The first week of grass-court tennis is in the books. Doubles Take looks back and previews the week ahead on the road to Wimbledon.


Playing in her second career singles final—and first in nearly five years—in Nottingham, Beatriz Haddad Maia topped Alison Riske in three sets for her first tournament triumph.

As peak as an experience as that was, the Brazilian wasn’t done yet. And surely, you know where this is going—after all, it is Doubles Take.

Teaming up with Zhang Shuai, the top seeds defeated Caroline Dolehide and Monica Niculescu, the fourth seeds, in straight sets in the final. It was their third straight-sets win in four matches over the course of the week, with their tightest victory coming in the quarters against the veterans Latisha Chan and Samantha Stosur in a deciding tiebreak. Zhang came out in the battle of familiar faces in that one, as she and Stosur have won two Grand Slam titles together.

2022 to date has already been a career year for Haddad Maia, who reached her first Grand Slam final in Melbourne with Anna Danilina. She now has four doubles titles under her belt, while Zhang claimed her 12th.



For most of 2021, Mate Pavic and Nikola Mektic dominated in their first year playing together. They hit a slump that carried over well into 2022, only snapping out of it right before the French Open when they won two titles heading into Paris.

After an early-round loss at Roland Garros, Pavic resurfaced in Stuttgart, Germany, last week, teaming up with Hubert Hurkacz. Though most of his success has come on the singles side, Hurkacz is no slouch when it comes to doubles, having won in Miami this year with John Isner. The third-seeded duo battled through its first three matches to set up a final against top seeds Tim Puetz and Michael Venus. The German-New Zealander pair was trying to win its fourth title together under as many different playing conditions. However, Pavic and Hurkacz were just too strong, notching the victory in a couple of tiebreaks.

The win marked Pavic’s third title in four tournaments and gets his grass-court prep off to a perfect start as he eyes a Wimbledon title defense soon with Mektic.


On the ATP Tour in 2022, the team that’s mirrored Pavic and Mektic’s run from last year, under similar circumstances, has been Wesley Koolhof and Neal Skupski. Each of them had been playing at a high level over the past couple of seasons before deciding to team up for this campaign. Success was immediate as they won their first two events together right out the gate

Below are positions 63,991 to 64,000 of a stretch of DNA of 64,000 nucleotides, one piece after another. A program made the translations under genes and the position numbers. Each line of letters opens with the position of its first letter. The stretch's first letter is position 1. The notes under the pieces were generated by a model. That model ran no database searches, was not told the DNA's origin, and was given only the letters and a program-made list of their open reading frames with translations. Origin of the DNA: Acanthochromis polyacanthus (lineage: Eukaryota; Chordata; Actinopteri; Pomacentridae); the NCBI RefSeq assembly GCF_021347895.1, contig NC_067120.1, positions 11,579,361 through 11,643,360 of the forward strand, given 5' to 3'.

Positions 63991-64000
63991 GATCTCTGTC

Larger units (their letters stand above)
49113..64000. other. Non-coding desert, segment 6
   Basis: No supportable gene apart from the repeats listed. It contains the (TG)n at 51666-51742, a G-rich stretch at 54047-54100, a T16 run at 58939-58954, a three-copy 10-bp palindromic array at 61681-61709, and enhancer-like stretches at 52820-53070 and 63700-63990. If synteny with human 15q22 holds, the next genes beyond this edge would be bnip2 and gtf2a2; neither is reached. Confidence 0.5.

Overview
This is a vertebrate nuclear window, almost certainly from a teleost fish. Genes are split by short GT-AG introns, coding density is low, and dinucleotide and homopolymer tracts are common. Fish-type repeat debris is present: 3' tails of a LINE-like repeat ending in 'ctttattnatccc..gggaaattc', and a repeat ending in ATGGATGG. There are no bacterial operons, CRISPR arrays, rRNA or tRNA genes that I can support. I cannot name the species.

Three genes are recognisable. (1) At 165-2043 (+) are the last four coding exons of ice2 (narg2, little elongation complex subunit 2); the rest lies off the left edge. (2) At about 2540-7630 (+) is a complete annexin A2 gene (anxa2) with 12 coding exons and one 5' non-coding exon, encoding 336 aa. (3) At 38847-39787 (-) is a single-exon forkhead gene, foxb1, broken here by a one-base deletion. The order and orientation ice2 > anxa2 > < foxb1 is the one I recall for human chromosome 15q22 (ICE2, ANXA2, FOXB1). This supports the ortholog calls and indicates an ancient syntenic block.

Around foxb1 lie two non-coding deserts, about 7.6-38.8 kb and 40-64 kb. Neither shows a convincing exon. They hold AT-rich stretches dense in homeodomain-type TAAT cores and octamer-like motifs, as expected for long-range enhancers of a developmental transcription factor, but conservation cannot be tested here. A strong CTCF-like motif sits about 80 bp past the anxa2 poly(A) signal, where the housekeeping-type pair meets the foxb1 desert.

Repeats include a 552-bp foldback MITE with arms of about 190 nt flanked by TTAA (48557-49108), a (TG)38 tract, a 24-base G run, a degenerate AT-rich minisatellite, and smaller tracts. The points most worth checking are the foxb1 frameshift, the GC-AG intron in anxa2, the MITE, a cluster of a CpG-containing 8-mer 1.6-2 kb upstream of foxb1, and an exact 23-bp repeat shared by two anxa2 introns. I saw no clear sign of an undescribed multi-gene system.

Coming off a strong clay-court stretch, which netted a first Masters 1000 title for each of them, the pair kicked off their grass-court season in Rosmalen, the Netherlands. Koolhof reached the final at his home tournament the last time the event was played, back in 2019. Seeded second with Skupski this year, the pair barely escaped the quarterfinal round, then breezed through the semis. Facing Aussies Matt Ebden and Max Purcell in the final, Skupski and Koolhof rallied to force a match tiebreak, then won it 10-6 to clinch their tour-leading fifth title of the year.

In a year of new moments, Skupski and Koolhof each won their first title on grass.


Skupski and Koolhof have racked up 39 match wins together after their latest title run.

Skupski and Koolhof have racked up 39 match wins together after their latest title run.


Looking at the women’s draw in Den Bosch, anyone would have been hard-pressed to pick a winner from this loaded field.

Three of the top four seeds were all title winners in 2022, with the exception being Kaitlyn Christian and Giuliana Olmos, who claimed top prizes this year with different partners. There’s a reason, though, why athletes lace ‘em up: You never know what can happen, and, on occasion, an unseeded team can break through.

Just ask Ellen Perez and Tamara Zidansek.

The Aussie-Slovenian team fought through a couple of tough matches to reach the semis, then got past Desirae Krawczyk and Demi Schuurs, when the second seeds had to retire. In the final, they took on Veronika Kudermetova and Elise Mertens, and won the first set against the top seeds. Kudermetova and Mertens forced a match tiebreak, which was as close as it gets, but in the end, fell 12-10. Both teams fought off championship points over the course of the contest.

Perez and Zidansek each won their fourth career titles, and first on grass. All of Zidansek’s have come under different playing conditions (hard, indoor hard, clay, grass).



Both tours have two tournaments on the grass once again this week. At the WTA event in Berlin, Storm Sanders and Katerina Siniakova are the top seeds, followed by Gabriela Dabrowski and Giuliana Olmos. The second seeds eked out a match tiebreak win in their opener to reach the quarters, as did Asia Muhammad and Ena Shibahara, the third seeds. Elise Mertens and Shuai Zhang headline the field in Birmingham, England, where Jelena Ostapenko and Lyudmyla Kichenok and Jelena Ostapenko, the second seeds, are already through to the final eight.

The men are also in England for the long-running event at Queen’s Club in London. Rajeev Ram and Joe Salisbury, the top seeds, will take on Jamie Murray and Bruno Soares in a blockbuster opening match. Nikola Mektic and Mate Pavic, the second seeds, face Jonny O’Mara and Ken Skupski—last week’s Nottingham champs—in a big first-round test. And in Halle, Germany, Marcel Granollers and Horacio Zeballos are the top seeds, followed by French Open champs Marcelo Arevalo and Jean-Julien Rojer. Lurking among the unseeded teams out there are the home favorites, Kevin Krawietz and Andreas Mies, who’ve already won a tournament in Germany this year, in Munich. Krawietz is actually the defending champ in Halle, having won last year with Horia Tecau while Mies was sidelined due to injury.